What should I bring with me when I move into an Adult Family or Nursing Home in the Kirkland area?

Unless you’re traveling a great distance – where going to fetch more of your personal items might present a challenge – you don’t need much to move into an Adult Family Home. Washington State has legislated for significant protections for the residents of Adult Family Homes. Everything from maximum number of residents (six) to safety features which much be in place in order for a home to be legally called an Adult Family Home. That all means that a new resident can effectively show up with the clothes on her back and a toothbrush in her purse. The Adult Family Home will take care of everything else.

Personal items make the transition heart warming

I remember going on a car-camping vacation with my three very young kids on Vancouver Island in Canada. An RV (Recreational Vehicle) on one of the sites we stayed at, for some reason, lost its brakes and rolled into a small lake. It was a pond, really, but was deep enough to submerge the RV to within about a foot of its roof. No one was in it at the time, thankfully, but there was a big crowd around the rescue effort that began. The fire department officer asked the elderly owners of the RV was there “anything of value they should focus on rescuing” before they do the big tow out of the pond. The elderly couple responded immediately that the photos of their grandchildren were the only thing they were interested in. The diver was able to secure those from the submerged RV, and moments later, the couple had all the wet photos spread out in the campground office, drying out in the heat from the log fire. They didn’t care about the RV or the rest of its contents so much. Photos of their grandchildren, however, were priceless. That was before the true digital age we live in now, but it intrigued and impressed me that their only concern was the emotional value of a few photos. That’s why I always recommend to residents to take a good collection of photos of their loved ones with them.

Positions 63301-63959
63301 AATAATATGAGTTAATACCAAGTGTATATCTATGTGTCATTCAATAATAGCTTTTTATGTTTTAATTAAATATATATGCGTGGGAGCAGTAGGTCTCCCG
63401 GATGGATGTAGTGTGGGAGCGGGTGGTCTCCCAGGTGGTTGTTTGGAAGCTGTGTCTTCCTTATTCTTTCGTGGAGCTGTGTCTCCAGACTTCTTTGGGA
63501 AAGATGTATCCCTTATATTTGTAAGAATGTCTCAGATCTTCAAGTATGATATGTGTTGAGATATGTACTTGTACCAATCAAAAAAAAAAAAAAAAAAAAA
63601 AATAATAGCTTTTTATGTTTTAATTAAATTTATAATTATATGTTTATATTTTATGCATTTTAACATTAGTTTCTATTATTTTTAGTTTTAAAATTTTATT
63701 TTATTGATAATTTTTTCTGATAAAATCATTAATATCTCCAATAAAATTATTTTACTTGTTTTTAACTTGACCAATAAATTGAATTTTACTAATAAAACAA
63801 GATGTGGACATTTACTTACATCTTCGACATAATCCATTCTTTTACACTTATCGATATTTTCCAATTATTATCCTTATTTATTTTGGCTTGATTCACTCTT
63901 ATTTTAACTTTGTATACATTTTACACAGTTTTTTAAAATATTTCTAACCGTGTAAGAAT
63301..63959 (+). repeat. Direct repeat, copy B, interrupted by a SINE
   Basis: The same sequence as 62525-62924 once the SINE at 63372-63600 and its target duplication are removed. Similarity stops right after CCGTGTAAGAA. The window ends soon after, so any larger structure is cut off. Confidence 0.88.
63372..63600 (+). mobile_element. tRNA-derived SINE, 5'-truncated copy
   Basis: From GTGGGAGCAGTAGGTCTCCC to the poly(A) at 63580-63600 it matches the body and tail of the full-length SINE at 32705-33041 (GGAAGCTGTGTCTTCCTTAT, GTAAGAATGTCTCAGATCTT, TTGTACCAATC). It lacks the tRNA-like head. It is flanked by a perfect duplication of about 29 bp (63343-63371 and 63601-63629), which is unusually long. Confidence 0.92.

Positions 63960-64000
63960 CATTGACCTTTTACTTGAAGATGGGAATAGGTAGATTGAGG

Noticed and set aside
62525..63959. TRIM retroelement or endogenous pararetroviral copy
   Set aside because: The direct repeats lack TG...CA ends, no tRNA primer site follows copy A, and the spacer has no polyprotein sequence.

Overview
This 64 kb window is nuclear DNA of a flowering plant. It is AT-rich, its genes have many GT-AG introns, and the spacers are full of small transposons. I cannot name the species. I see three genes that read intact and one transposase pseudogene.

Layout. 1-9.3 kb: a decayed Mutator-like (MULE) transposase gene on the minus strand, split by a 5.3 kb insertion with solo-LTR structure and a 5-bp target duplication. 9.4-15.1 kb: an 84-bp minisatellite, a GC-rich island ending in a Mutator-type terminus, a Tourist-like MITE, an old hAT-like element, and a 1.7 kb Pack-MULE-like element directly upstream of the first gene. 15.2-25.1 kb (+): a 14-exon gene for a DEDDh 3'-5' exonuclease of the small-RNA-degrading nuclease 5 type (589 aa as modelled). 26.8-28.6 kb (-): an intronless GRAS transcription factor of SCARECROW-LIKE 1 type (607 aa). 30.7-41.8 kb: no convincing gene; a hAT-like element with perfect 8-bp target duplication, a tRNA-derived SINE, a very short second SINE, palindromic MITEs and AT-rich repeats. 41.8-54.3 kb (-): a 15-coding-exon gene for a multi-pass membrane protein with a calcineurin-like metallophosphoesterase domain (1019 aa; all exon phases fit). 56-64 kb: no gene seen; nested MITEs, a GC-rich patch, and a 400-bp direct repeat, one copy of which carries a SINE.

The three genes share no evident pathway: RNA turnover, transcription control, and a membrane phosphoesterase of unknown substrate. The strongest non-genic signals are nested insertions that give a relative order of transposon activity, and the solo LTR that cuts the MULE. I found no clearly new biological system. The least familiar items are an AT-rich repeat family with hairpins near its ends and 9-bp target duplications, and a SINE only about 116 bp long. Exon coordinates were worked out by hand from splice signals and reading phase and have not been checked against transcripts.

Any items that keep you healthy

Medications, of course, and any personal items unique to you are always good to take with you. If your medications are running low, that’s a good thing to stock up on before you make the Big Move.

Any good Adult Family Home will likely have, as their full time staff, at least one retired RN (Registered Nurse). Managing an individual’s medications in an Adult Family Home is as easy as proverbial pie for a retired registered nurse. Can you imagine, having worked years in a hospital, taking care of one emergency after another, then working on an Adult Family Home looking after a relatively healthy six residents’ medication needs!

Modern age connectivity